NATIONAL Capital Region Police Office (NCRPO) director, Major General Felipe R. Natividad yesterday said they have apprehended over 900 gun ban violators in Metro Manila since last January 9 as he ordered his men to strictly enforce the prohibition on the unauthorized carrying of weapons in public ‘without fear nor favor.’
Of the total number of violators, over 600 were arrested during police response; 216 during the conduct of ‘Oplan Sita/Bakal/Galugad’ and buy-bust operations, 42 apprehended in checkpoints, nine during the service of search warrants and 4 during the service of warrants of arrest, the official said.
Maj. Gen. Natividad said recovered as a result of the strict gun ban enforcement in Metro Manila were 326 assorted firearms, 115 home-made guns and gun replicas, 451 bladed/pointed weapons, 5 grenades, 18 explosive//improvised explosive devices and 3,273 different live ammunition.
The official reiterated that persons with firearms must provide a valid copy of their Certificate of Authority from the Commission on Elections which exempts them from the gun ban. I
“If this cannot be presented, violators will be charged for violating Comelec rules under the Omnibus Election Code,” he said.
Natividad said they have also not recorded election-related violent incidents in the metropolis since the start of the local campaign period citing the full adherence of candidates and their supporters to government rules and regulations and in fully cooperating with the police force.
As of Monday, Maj. Gen. Natividad said over 180 local campaign rallies have been closely monitored and secured by the five NCRPO police districts with a total estimated crowd of more than 200,000.
A total of 4,153 PNP personnel have been deployed in different localities in NCR as early as last February to maintain the peaceful and orderly conduct of campaign rallies in various sites for both national and local candidates.
“We appreciate the local candidates and their supporters as well as the public for their cooperation in maintaining peace and order in their respective areas during the conduct of campaign rallies.
We highly hope that this situation will be maintained until the whole election period is over,” Maj. Gen. Natividad said.
The NCRPO chief also assured they are stepping up their visibility in the streets not only during the conduct of campaign rallies but also in order to protect the people against all forms of criminality 24/7.
Nationwide, the Philippine National Police (PNP) headed by General Dionardo B. Carlos said that from January 9 to April 9, a total of 2,423gun ban violators have been arrested and are facing criminal charges for violation of the Omnibus Election Code.
The violators include 14 policemen, 11 Armed Forces personnel, 41 security guards and the rest all civilians.
Confiscated from the violators were 1,861 firearms including 1,572 handguns, 75 firearm parts, 106 gun replicas, 49 guns of unknown caliber, 882 deadly weapons, 786 bladed weapons, 96 explosives and 10,443 different live ammunition.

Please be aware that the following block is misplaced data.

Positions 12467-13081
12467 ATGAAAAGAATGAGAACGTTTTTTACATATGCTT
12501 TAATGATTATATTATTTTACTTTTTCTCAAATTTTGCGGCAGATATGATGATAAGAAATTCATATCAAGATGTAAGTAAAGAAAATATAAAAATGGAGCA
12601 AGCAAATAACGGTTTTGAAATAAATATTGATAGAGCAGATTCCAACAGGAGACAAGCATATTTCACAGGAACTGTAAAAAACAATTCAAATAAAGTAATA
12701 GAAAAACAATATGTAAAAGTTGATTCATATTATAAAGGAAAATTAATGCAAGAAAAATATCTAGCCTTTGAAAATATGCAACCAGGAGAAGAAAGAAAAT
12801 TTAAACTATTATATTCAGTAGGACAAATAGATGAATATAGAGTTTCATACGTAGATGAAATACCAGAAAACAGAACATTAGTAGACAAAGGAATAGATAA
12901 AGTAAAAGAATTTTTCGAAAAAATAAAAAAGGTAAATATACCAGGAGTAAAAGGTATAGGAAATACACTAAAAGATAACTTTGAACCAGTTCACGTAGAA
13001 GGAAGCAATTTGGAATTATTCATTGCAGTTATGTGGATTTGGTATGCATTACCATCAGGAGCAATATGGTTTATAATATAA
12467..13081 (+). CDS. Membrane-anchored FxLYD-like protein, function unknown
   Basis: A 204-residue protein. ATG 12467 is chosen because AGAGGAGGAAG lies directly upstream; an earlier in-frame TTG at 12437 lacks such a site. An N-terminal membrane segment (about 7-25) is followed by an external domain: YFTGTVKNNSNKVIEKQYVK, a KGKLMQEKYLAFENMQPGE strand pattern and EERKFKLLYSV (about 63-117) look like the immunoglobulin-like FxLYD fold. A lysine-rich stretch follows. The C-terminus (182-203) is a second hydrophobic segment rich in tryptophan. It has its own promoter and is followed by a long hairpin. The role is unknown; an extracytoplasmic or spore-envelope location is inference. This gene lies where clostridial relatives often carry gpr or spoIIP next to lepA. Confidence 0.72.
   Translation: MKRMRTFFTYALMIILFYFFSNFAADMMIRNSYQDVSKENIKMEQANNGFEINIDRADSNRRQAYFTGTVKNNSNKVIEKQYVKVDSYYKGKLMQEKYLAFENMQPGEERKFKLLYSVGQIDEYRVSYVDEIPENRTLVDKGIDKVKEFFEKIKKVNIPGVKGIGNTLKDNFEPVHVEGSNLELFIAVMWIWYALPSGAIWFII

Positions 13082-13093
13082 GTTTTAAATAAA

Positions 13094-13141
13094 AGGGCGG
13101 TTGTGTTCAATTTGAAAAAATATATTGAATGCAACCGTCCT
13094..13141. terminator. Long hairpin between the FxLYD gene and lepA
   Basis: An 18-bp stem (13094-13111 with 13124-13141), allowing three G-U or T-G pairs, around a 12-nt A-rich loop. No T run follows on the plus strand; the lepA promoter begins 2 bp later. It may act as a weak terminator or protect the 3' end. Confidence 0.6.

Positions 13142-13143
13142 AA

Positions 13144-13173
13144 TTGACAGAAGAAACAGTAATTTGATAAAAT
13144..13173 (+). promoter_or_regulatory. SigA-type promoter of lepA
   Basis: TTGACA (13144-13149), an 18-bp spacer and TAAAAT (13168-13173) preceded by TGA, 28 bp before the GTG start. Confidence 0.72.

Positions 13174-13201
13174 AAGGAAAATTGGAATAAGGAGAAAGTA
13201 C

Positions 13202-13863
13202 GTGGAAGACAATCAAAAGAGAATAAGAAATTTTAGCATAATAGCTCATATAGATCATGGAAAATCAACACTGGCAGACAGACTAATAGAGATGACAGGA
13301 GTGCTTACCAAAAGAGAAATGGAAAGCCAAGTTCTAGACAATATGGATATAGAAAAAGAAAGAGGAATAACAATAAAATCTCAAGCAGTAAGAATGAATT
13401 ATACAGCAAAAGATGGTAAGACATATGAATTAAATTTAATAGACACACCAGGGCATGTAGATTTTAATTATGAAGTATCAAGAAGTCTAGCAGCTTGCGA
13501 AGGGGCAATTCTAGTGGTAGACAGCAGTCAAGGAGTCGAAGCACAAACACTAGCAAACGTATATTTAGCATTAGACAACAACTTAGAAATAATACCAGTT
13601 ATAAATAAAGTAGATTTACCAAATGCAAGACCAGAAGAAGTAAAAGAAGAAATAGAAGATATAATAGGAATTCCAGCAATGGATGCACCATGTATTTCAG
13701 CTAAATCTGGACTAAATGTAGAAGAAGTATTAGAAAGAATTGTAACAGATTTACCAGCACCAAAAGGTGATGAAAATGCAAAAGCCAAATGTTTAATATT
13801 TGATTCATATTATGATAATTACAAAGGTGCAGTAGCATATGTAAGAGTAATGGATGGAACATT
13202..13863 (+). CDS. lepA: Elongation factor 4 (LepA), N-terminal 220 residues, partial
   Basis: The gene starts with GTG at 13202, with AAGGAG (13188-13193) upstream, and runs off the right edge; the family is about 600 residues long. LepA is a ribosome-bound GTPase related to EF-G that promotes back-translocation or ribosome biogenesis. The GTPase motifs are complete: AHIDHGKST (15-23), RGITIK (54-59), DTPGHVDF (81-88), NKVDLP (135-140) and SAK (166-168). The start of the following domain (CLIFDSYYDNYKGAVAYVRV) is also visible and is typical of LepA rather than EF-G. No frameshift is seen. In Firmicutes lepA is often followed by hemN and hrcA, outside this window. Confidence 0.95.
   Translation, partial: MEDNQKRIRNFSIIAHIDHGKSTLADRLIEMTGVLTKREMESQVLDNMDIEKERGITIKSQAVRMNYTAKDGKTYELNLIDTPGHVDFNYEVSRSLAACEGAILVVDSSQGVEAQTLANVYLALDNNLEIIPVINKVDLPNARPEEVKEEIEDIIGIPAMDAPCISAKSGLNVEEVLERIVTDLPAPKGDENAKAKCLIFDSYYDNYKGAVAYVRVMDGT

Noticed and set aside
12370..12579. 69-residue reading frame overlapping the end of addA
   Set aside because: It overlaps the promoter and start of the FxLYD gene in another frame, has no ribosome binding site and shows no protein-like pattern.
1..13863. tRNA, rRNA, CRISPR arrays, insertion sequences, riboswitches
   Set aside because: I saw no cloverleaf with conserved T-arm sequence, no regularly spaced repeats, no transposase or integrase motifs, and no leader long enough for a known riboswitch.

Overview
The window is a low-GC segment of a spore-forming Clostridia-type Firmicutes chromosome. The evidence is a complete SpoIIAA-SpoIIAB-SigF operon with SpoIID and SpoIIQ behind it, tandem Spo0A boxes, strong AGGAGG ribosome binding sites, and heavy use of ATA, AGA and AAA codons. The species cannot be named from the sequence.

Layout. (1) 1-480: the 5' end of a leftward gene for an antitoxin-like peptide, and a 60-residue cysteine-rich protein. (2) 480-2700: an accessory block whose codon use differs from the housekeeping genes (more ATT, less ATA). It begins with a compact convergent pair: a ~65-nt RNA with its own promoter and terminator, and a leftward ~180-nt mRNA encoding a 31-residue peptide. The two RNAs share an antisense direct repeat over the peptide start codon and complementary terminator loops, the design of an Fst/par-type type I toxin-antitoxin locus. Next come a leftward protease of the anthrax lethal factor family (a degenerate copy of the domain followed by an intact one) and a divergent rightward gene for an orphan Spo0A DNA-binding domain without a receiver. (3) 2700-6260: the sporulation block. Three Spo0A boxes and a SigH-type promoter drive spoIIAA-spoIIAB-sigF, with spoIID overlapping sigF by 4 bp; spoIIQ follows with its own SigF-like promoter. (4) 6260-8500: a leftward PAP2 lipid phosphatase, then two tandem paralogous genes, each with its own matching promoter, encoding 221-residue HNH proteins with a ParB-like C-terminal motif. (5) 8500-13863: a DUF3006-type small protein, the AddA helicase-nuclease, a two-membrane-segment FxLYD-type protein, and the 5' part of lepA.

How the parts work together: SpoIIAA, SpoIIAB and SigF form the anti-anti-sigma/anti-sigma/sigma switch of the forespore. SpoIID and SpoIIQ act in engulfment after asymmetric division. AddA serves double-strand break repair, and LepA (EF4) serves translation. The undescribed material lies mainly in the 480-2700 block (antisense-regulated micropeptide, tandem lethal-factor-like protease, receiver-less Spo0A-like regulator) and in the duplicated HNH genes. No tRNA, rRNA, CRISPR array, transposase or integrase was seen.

The NCRPO made the biggest number of gun ban arrests followed by the Police Regional Office 4-A in Calabarzon region under Brigadier Gen. Antonio C. Yarra with 259; the PRO7 in Central Visayas headed by Brig. Gen. Roque Edgardo DP Vega with 250; the PRO3 in Central Luzon under Brig. Gen. Matthew P. Baccay with 245; and the PRO6 in Western Visayas headed by Brig. Gen. Flynn E. Dongbo with 142.
The nationwide gun ban ordered by the Commission on Elections took effect on midnight of January 9 and will last until June 8, a month after the May 9 national and local elections.
During the 150-day election period, all firearms’ licenses and Permit-to-Carry-Firearms-Outside-of-Residence issued by the PNP to licensed gun-holders are automatically suspended.
Only law enforcement officers in their agency-prescribed uniform and in the official performance of duty are allowed to carry their guns in public.
Only firearms owners who have been granted a certificate of authority from the poll body’s committee on the ban on firearms and security concerns are exempted from the ban.
Violation of the ban is an election offense punishable with one to six years imprisonment, disqualification to hold public office and deprivation of the right to vote.
The Comelec has also prohibited the following during the election period: alteration of territory of a precinct or establishment of a new precinct; transfer or movement of officers and employees in the civil service; use of security personnel or bodyguards by a candidate unless authorized in writing by the commission; organization or maintenance of reaction forces, strike forces or other such forces; and suspension of elective local officials.
The campaign period for national candidates officially started last February 8 while local candidates started campaigning on March 25.
Gen. Carlos has reminded his men that exemptions from the gun ban for authorities are not absolute.
“It should be understood that only on-duty police personnel, clearly identified as members of the PNP, are allowed to carry their firearms. Any citizen may report to the PNP any police personnel abusing or violating this rule,” Gen. Carlos said.
He also reminded his men manning checkpoints that they are limited to visual searches except when they are authorized by law to conduct further inspection under certain conditions.
One such condition is defiance by a motorist of a security checkpoint which, he explained, may give reasonable ground that the person has committed or is about to commit a crime.
The top cop advised the public that they are not compelled to alight from their vehicles at a checkpoint for physical checks. “They are also not required to open their glove compartment, trunk and bags,” he said.